Taking a look at the role of schools in promoting wellbeing and preventing teenage suicide
Every generation struggles with a significant issue that changes hearts and minds. With the current rise of communication technology and social media, youth suicide is once again infiltrating and devastating our schools, communities and families.
Teachers in schools are some of the greatest influencers on building hope in young people. Schools have the critical role in providing the toolkit that each student needs to flourish and the approach schools take is crucial. Being delicate with serious and substantial matters is often hard to navigate and even harder to become consistent in.
Educational leaders know that being able to communicate appropriately is a formidable force when dealing with sensitive issues. With the growing awareness of the effects of wellbeing on academic performance, there is a genuine interest in investing energy, resources and ideas into helping young people understand suicide.
We must be proactive. An inclusive approach allows initial buy-in and engagement, empowering young people by building a safe, confidential space for ongoing dialogue and expert help to be made available. It incorporates daily dedication to helping each student to flourish, through direct and intentional interaction with the issue of youth suicide prevention and how students can help themselves and others.
Recent research by the London School of Economics indicated that a child’s emotional health is the biggest factor driving success and wellbeing in adult life. It also showed that an inability of educational institutions to recognise the importance of a child or teenager’s mental health to future success leads to less successful adults.
At my school in Australia we are introducing inclusive and holistic approaches to student emotional and mental health, with an emphasis on frameworks that anchor and inspire students in an age appropriate way. We intend to grow bravery and courage in students. This process has a sixfold platform:
- Connect – build intentional positive and professional relationships with students.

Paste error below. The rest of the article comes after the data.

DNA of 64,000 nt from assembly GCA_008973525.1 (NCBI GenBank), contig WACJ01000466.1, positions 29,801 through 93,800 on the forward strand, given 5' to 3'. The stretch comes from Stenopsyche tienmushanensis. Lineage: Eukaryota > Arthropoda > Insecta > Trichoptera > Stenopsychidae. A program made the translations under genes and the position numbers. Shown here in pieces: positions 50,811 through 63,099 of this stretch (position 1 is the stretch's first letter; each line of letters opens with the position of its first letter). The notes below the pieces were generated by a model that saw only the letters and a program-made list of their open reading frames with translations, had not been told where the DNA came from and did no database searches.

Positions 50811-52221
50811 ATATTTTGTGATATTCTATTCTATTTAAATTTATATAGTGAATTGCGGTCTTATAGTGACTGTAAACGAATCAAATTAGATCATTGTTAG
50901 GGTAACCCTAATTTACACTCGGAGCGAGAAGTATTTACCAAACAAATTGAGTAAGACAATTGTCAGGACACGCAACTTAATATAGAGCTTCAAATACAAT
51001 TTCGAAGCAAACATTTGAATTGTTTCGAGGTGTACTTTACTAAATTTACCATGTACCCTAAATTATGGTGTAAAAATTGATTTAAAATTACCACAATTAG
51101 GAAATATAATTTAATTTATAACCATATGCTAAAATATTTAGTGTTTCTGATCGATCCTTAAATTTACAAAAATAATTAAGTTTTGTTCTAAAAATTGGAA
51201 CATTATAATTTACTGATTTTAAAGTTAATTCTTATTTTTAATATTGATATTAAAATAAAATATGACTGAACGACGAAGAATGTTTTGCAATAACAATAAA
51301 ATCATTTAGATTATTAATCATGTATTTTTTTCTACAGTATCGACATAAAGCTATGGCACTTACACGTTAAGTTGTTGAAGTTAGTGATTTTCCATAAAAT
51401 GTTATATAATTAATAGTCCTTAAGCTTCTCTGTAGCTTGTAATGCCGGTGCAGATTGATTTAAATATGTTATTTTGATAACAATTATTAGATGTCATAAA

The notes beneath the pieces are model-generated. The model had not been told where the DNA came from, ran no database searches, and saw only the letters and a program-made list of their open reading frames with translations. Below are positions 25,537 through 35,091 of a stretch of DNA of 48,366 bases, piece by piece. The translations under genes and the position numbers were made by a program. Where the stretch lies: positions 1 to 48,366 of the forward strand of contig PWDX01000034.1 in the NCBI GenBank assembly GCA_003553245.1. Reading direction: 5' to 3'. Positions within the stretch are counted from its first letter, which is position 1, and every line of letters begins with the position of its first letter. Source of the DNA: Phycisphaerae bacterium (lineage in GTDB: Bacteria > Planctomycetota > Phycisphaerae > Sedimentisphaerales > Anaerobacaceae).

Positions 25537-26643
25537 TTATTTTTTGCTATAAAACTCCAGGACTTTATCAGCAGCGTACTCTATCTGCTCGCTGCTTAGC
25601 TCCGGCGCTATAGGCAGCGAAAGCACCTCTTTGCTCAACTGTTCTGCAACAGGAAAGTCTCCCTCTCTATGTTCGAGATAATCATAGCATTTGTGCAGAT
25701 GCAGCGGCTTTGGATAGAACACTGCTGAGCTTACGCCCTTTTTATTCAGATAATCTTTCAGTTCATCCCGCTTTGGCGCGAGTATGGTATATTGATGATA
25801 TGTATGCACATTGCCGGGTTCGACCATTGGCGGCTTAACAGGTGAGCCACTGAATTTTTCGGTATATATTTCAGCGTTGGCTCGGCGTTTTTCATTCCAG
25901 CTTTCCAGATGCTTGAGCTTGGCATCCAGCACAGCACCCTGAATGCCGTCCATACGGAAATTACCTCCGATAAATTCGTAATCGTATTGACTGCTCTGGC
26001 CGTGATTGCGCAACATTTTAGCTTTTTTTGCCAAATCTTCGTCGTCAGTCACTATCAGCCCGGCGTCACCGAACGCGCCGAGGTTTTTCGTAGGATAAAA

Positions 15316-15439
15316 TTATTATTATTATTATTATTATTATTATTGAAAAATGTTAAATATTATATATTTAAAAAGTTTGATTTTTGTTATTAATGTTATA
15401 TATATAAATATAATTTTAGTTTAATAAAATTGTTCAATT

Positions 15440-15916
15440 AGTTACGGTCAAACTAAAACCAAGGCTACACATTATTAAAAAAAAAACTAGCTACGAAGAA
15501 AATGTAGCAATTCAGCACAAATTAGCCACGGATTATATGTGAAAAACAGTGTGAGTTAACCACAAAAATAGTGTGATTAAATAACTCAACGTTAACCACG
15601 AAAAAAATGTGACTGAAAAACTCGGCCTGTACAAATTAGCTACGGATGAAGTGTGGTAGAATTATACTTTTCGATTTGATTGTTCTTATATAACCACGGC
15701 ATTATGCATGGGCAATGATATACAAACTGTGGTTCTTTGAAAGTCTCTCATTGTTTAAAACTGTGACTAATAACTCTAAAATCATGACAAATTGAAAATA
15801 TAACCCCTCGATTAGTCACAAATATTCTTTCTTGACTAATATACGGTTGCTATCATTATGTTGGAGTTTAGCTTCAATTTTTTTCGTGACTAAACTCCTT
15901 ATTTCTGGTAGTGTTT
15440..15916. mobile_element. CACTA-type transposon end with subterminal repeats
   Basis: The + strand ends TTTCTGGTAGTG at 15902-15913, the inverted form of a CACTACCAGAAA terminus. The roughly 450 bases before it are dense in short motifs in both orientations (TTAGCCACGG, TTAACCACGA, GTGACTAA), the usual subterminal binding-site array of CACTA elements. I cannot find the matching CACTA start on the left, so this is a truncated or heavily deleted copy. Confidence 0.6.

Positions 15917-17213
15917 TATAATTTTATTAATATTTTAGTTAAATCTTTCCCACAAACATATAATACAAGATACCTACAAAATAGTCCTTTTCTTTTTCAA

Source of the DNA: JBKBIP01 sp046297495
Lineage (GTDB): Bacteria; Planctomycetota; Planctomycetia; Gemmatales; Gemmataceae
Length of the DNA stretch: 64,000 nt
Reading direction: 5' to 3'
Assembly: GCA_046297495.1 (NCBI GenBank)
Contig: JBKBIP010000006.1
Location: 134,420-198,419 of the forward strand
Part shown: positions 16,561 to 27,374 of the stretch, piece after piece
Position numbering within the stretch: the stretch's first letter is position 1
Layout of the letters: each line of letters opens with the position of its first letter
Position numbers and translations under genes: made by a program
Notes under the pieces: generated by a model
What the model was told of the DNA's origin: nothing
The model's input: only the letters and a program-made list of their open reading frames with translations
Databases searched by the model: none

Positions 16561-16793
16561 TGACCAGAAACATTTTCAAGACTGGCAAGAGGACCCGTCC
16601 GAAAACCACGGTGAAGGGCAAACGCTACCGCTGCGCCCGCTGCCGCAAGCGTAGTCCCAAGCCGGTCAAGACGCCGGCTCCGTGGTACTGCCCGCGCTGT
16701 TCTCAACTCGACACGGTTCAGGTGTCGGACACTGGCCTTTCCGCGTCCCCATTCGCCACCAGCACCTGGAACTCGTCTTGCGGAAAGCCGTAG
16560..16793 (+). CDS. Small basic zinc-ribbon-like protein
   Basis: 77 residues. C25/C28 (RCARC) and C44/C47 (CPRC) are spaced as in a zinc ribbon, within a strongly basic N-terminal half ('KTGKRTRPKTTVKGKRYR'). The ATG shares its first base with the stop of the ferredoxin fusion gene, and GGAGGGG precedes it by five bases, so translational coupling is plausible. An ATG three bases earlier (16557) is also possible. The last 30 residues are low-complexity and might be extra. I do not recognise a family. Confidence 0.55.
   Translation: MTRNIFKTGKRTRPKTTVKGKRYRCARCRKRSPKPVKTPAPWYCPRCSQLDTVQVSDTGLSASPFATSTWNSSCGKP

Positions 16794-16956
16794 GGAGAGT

- Equip – create learning frameworks that enable quality and research-based information to be shared in a safe and supportive environment where it can be questioned, pondered and applied.
- Challenge – engage the difficult, painful and awkward with clarity, hope and purpose. Be brave, so students feel they have the permission to be brave.
- Appreciate – intentional cultivation of gratitude, thankfulness and hope through targeted initiatives.
- Serve – enable action through service to others to grow capacities in students to be carriers of messages of hope and change for other young people.
- Anchor – reimagine the story of wellbeing and mental health in your context, reinforce the help available and allow space to create opportunities for dialogue that is safe and supportive.
Schools need to start an ongoing conversation with students, specifically (though not exclusively) with those aged between about 12 and 16, and provide clear channels of communication for and with students. We need to equip staff to be able to engage with students and track their mental health, using a holistic approach to wellbeing that enables students to thrive.
Being proactive in this area gives our students the ability to become informed decision makers, equipped with the skills and tools to identify areas of self-improvement and self-empowerment. Improved student wellbeing has direct links to the lowering of negative and high-level risk taking.
As we continue to shine a light on sensitive subjects with our students, let us be brave and proactive as communities when dealing with issues such as youth suicide. We should empower our young people to help build a framework that is flexible and dynamic enough to change their world and the world around them.
Adam Osborne is Deputy Headmaster of The Blue Mountains Grammar School, New South Wales, Australia: